Greece and Macedonia yesterday signed a historic preliminary agreement to rename the small Balkan nation the Republic of North Macedonia, ending a row that has poisoned relations between the two neighbours since 1991.
Since 1991, Athens has objected to its neighbour being called Macedonia because it has its own northern province of the same name, which in ancient times was the cradle of Alexander the Great’s empire, a source of intense pride for modern-day Greeks.
“This is a brave, historic and necessary step for our peoples,” said Greek Prime Minister Alexis Tsipras. “We are here to heal the wounds of time, to open a path for peace, fraternisation and growth for our countries, the Balkans and Europe,” he said.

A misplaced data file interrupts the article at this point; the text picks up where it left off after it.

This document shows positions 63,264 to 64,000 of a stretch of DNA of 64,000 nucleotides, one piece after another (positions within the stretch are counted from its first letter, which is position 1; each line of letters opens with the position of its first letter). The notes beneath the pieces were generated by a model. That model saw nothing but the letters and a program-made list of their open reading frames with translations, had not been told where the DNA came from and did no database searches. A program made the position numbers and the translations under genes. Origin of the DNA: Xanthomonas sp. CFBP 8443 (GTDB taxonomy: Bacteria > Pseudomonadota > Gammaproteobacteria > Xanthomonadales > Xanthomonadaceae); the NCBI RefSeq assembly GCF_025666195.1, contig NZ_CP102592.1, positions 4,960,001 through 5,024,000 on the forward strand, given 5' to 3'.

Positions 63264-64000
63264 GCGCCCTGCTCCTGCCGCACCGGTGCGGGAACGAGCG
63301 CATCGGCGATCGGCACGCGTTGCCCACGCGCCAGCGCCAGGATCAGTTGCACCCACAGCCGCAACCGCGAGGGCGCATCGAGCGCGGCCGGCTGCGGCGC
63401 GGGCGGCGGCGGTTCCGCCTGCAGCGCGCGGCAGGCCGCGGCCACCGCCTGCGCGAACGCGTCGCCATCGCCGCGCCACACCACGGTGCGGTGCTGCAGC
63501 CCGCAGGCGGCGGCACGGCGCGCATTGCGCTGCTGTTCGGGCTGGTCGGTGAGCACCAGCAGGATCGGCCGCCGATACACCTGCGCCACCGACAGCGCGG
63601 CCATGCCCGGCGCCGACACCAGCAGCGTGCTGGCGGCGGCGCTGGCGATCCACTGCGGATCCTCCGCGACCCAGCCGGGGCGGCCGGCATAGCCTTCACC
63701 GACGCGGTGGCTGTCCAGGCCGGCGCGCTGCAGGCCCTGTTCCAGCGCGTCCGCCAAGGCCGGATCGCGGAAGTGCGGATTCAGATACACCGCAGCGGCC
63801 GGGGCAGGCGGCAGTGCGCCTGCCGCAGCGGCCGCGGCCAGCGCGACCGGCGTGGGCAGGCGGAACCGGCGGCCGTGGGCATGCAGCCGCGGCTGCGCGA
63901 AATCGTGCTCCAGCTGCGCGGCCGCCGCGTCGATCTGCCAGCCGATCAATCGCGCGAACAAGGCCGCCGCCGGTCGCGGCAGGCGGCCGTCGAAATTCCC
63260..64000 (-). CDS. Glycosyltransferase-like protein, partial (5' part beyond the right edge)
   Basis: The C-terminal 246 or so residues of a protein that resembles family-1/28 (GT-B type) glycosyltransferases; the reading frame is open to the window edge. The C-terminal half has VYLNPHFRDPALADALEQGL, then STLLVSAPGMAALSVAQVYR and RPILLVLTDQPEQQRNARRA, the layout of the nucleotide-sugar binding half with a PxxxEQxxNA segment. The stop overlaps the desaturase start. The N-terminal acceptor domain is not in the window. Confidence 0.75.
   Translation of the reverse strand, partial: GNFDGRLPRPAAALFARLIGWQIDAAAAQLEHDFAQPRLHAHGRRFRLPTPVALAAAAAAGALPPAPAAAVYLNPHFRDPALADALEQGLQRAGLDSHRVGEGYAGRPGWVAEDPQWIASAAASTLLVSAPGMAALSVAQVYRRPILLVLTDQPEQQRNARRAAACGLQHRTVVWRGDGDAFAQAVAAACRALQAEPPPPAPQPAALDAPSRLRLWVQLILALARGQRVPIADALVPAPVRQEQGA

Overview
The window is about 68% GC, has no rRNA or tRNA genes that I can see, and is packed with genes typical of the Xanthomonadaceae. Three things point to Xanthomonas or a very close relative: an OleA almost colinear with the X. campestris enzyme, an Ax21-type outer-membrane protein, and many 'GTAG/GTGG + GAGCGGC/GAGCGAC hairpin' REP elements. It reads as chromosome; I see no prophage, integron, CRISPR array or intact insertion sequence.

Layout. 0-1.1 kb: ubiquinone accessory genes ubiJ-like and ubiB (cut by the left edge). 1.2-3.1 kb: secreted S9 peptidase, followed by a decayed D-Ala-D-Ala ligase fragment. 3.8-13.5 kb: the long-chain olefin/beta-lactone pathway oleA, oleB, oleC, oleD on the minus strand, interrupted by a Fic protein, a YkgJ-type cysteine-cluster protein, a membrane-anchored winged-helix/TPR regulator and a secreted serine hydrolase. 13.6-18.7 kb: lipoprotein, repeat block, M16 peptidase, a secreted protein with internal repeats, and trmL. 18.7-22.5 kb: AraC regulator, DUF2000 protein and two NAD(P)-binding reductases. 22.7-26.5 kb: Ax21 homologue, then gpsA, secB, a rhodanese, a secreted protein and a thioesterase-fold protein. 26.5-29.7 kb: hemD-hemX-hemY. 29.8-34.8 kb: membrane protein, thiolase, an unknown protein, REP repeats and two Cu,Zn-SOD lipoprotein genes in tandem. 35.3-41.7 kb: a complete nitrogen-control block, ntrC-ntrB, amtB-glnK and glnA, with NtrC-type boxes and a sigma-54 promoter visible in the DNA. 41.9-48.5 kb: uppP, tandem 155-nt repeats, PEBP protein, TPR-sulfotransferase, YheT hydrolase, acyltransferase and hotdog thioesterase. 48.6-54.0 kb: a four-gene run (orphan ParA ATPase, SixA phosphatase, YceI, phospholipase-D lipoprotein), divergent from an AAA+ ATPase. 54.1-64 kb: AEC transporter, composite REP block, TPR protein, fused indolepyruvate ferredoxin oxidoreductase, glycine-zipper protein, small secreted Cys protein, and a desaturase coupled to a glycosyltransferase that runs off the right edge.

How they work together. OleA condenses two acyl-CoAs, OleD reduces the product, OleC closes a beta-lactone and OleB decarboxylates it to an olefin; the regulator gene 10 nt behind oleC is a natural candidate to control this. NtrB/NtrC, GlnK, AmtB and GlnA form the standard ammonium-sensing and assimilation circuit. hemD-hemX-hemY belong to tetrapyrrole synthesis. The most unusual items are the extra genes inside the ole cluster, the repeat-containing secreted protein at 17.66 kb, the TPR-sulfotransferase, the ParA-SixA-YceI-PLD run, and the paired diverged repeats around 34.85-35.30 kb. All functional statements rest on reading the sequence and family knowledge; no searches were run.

“Our two countries should step out of the past and look to the future,” said Macedonia Prime Minister Zoran Zaev. “By signing the agreement… we have really moved mountains,” he stressed.
After the signature, Tsipras crossed over to the Macedonian side of Lake Prespa for lunch, becoming the first Greek prime minister to visit the neighbouring state. The two premiers, born just months apart in 1974, have bucked strong hostile reactions at home to push ahead with the agreement.
But as the two countries’ foreign ministers signed the deal Greek protesters clashed with riot police, who beat them back with tear gas near the small village of Pisoderi, 25 kilometres (16 miles) away from the ceremony.